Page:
Interviewee# 5 asserted that:
It would help people, I like to help people, it is something that I like to do

Interviewee# 7 added:
I would actually get whoever started it [war]

Inteviwee#5 emphasized that everybody should involve in making war:
Everybody, anybody who has heard about a war

Importance of peace. Findings from the analysis showed that kids mentioned various
categories focusing on having better community (community level importance) through nice
relationship where people have caring, forgiveness, happiness, and love (individual level
importance). Some participants had a wider view of the importance of peace to make the world a
better place (global level importance) where people live in unity with less worry and their life is

safe since violence and killing are absent. The main categories under this theme include: better
life, love, forgiveness, happiness, kinder, respect each other, unity, better world, caring about
other, get a long together, no reason for fight, save peoples life, less worry, change to better.
Interviewee#5 stated:
you dont worry about what it going to happen, about if you are going to die the next day
or what evil things might happen, because people are not dying in mass loads.., and
theres more thoughtfulness for other people
Interviewee#4 said:
People become happy. Theythey like thetheir like friends and they like their
neighbors and that kind of stuff

Interviewee#6 mentioned:
I guess that it shows people happiness and unity and that I dont think there is fighting
because peace is basically the opposite of fighting I think. Its just a good time I guess

Interviewee#2 stated:
So there wont be people going around shooting people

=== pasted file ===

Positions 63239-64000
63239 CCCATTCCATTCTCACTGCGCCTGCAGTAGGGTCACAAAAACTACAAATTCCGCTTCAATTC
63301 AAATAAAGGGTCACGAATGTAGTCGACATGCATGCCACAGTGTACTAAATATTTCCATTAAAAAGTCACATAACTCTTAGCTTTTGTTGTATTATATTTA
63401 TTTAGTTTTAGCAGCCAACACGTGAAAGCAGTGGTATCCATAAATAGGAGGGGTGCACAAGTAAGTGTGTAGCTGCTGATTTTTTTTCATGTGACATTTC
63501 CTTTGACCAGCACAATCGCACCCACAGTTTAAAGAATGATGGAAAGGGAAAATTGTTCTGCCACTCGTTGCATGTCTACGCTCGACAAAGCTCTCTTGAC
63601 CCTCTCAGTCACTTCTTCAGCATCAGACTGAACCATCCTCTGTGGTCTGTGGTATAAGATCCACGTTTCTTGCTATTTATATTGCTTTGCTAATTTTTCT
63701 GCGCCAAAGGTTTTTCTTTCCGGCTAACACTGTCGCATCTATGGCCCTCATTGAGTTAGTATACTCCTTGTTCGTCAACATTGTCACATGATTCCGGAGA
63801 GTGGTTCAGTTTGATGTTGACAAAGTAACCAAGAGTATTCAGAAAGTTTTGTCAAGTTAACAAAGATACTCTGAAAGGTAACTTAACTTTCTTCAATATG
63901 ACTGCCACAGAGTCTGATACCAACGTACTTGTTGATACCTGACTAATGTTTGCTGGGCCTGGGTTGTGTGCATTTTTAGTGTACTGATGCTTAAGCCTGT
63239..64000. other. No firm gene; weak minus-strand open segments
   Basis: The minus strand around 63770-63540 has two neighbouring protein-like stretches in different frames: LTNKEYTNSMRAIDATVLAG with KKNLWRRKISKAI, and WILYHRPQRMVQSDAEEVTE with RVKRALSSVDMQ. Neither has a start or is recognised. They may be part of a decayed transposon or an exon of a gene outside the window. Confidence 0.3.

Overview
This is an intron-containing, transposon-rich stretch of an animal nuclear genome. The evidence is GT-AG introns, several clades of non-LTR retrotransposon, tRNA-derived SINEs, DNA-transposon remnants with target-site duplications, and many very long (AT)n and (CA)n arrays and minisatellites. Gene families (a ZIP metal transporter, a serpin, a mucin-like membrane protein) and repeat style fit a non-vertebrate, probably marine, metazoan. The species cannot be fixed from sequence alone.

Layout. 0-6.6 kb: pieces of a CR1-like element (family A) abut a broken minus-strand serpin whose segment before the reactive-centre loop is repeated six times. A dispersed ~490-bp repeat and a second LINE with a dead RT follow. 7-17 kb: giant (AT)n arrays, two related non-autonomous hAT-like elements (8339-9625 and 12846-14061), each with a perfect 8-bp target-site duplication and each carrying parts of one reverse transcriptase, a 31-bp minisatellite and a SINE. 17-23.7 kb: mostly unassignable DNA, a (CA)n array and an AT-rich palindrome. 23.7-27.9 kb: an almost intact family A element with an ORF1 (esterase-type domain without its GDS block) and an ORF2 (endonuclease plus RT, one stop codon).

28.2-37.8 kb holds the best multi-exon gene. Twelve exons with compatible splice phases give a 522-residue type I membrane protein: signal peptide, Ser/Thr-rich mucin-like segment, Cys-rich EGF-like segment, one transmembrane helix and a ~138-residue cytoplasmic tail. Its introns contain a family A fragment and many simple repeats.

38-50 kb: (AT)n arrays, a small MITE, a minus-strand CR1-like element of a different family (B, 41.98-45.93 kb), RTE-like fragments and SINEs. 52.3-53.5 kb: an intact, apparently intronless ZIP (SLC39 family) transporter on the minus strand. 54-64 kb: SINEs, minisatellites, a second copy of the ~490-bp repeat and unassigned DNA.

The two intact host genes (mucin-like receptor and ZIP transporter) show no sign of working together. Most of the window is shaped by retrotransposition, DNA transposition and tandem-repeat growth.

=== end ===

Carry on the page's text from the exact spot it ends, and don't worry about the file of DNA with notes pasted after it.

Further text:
Kids role. Based on their perception of peace and understanding of its importance in
addition to the positive attitudes they showed, kids suggested very practical and action oriented
roles they could do in supporting peace. Showing high awareness and perception of peace that
resulted from knowledge built through helpful sources are reflected in having positive attitudes
toward peace and deep understanding of its importance not only in kids communities but for the
whole world. Therefore, it is not surprised to hear thoughtful role from kids to make peace in
their life. For example, the most thoughtful ideas in kids role came from the kids who had
strong perception and conversations with parents in addition to other sources of learning about
peace (interviewees# 5&6). Several categories under this theme were emerged including: be
example for other generation, being friends, teach others about peace, talk to people, do
volunteer, dont start fight, helps other, understanding each other, provide ideas to solve

Interviewee# 5 mentioned a very thoughtful role by being example for future generations:
Setting an example for future generations
Interviewee# 6 also mentioned a very powerful idea by emphasizing the need for planning for
peace not on the local level but in the world:
We should have plans for peace in the world. They can just do volunteer work or and